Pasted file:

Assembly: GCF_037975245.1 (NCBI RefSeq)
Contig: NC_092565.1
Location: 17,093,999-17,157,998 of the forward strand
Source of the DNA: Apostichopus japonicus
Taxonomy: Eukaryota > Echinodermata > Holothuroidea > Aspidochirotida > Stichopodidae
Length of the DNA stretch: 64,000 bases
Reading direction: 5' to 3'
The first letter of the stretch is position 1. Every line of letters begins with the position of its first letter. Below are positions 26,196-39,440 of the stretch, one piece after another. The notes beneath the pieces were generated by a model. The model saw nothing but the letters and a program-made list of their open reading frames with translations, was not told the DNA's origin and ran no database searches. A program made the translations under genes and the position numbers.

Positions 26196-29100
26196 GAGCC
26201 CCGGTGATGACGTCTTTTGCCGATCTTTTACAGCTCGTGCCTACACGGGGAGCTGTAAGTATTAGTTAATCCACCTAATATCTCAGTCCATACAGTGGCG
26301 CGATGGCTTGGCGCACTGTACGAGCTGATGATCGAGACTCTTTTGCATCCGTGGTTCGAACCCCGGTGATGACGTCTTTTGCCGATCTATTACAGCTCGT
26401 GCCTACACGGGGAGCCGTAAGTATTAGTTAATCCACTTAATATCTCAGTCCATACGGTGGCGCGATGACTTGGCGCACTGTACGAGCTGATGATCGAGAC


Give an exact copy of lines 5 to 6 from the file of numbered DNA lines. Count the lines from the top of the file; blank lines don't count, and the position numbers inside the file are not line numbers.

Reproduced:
Taxonomy: Eukaryota > Echinodermata > Holothuroidea > Aspidochirotida > Stichopodidae
Length of the DNA stretch: 64,000 bases